The Stone Diaries by Carol Shields

The Stone Diaries is the fictional autobiography of Daisy Goodwill. Since we follow her through most of the 20th Century, the novel serves as a diary of that period of time as well. Daisy’s existence is not an epic one, in the sense that she doesn’t go on great adventures, but it is precisely her mundane anonymity that allows us to deeply connect with her and to discover the uniqueness of her life.

Carol Shields was a very pleasant surprise for me. In this novel, which garnered her the Pulitzer Prize and the Governor General’s Award, among others, her writing is so rich and witty that every page of the novel is an absolute delight. If you like authors like Joyce Carol Oates and Margaret Atwood, Carol Shields’ The Stone Diaries is a must-read. (Submitted by Eva).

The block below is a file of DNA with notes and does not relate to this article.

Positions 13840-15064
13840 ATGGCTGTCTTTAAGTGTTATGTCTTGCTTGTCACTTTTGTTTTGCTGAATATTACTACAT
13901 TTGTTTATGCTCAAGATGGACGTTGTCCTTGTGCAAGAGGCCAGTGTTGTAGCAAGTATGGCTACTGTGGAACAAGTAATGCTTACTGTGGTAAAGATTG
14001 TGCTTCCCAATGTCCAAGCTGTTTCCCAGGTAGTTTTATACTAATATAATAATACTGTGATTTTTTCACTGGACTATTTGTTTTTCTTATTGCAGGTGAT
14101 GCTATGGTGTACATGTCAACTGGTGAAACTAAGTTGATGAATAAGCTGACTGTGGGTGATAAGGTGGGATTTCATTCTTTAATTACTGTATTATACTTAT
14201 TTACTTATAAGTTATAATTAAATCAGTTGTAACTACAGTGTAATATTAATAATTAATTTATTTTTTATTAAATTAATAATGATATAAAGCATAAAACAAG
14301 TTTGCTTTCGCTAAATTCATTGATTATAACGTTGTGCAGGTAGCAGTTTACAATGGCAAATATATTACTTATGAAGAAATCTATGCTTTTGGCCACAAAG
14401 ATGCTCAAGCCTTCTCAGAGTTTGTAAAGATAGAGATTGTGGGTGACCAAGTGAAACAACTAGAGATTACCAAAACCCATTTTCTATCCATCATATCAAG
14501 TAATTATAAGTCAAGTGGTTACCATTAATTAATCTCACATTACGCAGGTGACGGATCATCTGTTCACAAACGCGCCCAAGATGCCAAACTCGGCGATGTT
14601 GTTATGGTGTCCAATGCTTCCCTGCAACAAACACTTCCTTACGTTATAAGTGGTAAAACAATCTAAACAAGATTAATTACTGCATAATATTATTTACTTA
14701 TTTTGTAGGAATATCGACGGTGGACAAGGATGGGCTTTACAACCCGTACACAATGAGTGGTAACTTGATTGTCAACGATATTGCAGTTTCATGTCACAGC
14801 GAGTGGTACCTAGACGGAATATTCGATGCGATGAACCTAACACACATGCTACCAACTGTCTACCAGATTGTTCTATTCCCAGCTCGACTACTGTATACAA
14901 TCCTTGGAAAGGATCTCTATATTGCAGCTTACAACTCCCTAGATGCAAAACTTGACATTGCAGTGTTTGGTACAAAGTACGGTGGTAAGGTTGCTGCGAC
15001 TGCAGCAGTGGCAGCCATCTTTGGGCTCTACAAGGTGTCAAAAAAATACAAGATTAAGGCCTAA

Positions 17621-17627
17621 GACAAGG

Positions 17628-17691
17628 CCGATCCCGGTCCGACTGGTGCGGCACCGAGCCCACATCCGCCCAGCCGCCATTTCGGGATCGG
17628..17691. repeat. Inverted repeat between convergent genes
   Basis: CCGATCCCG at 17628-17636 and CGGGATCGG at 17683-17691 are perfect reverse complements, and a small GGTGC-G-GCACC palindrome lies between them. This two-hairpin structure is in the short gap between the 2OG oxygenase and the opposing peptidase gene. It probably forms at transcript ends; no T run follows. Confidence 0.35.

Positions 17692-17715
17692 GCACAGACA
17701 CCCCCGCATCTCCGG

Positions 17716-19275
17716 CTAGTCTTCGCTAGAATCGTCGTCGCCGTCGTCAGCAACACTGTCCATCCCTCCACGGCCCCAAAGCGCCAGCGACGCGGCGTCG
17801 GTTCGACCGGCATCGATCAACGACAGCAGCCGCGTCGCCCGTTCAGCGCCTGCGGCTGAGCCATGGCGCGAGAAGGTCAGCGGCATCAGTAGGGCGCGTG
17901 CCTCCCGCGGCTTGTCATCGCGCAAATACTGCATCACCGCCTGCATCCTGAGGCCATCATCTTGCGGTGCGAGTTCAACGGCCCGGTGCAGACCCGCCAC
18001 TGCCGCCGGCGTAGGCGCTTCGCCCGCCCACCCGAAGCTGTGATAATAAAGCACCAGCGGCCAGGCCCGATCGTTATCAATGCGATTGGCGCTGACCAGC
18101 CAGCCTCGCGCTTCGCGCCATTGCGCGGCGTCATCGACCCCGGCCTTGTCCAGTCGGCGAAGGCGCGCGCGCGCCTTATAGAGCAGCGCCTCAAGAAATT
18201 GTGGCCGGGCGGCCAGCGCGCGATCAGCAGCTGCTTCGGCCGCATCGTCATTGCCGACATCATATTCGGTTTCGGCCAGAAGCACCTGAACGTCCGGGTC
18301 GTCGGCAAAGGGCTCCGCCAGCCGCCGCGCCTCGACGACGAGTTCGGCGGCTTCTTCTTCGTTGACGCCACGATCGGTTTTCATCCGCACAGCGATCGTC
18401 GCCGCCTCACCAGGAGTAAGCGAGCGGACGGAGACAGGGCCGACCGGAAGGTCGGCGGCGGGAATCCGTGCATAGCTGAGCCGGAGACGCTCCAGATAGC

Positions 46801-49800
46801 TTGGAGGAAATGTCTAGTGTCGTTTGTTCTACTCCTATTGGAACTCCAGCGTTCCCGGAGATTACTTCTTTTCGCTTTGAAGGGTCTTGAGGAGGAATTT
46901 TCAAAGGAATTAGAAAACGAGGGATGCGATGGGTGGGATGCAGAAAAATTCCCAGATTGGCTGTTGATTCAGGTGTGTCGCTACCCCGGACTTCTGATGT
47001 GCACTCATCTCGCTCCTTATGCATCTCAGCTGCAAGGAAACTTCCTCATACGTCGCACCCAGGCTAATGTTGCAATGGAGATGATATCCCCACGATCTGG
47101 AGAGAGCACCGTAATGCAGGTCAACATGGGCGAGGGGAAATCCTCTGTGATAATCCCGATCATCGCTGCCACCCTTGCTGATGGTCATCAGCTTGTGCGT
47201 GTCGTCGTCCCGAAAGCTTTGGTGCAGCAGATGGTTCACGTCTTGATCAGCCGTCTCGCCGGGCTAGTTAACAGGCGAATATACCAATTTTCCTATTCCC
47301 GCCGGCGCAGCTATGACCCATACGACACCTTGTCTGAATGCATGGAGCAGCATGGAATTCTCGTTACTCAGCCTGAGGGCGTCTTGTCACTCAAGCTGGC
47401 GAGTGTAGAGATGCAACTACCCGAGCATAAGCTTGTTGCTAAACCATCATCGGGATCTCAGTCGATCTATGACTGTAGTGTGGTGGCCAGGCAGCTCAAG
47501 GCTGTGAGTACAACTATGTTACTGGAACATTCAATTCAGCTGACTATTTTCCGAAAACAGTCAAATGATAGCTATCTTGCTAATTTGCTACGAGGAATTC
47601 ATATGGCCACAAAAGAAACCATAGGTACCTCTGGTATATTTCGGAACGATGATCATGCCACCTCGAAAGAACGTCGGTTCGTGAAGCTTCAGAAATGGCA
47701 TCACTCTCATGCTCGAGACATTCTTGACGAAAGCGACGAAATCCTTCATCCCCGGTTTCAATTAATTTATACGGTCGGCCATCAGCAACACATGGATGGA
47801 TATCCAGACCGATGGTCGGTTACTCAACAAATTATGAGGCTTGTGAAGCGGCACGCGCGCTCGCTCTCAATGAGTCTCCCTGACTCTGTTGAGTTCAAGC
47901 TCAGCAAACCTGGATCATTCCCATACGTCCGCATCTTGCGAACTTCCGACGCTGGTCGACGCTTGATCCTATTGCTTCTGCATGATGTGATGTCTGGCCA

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All the Light We Cannot See — Anthony Doerr

At the outbreak of World War 2, the blind Marie-Laure and her father escape the city to the coastal town of Saint-Malo to seek safety with her Uncle.  Her story is contrasted by Werner the German orphan who is recruited into the German army because of his abilities with radios.  The stories of Marie-Laure and Werner bounce back and forth between the chapters until they finally converge.  What I liked most about this story was the detail into Marie-Laure’s life.  The way her father designed a scale model of their neighborhood so she could memorize routes and landmarks to help her get around on her own. (Submitted by Braden)

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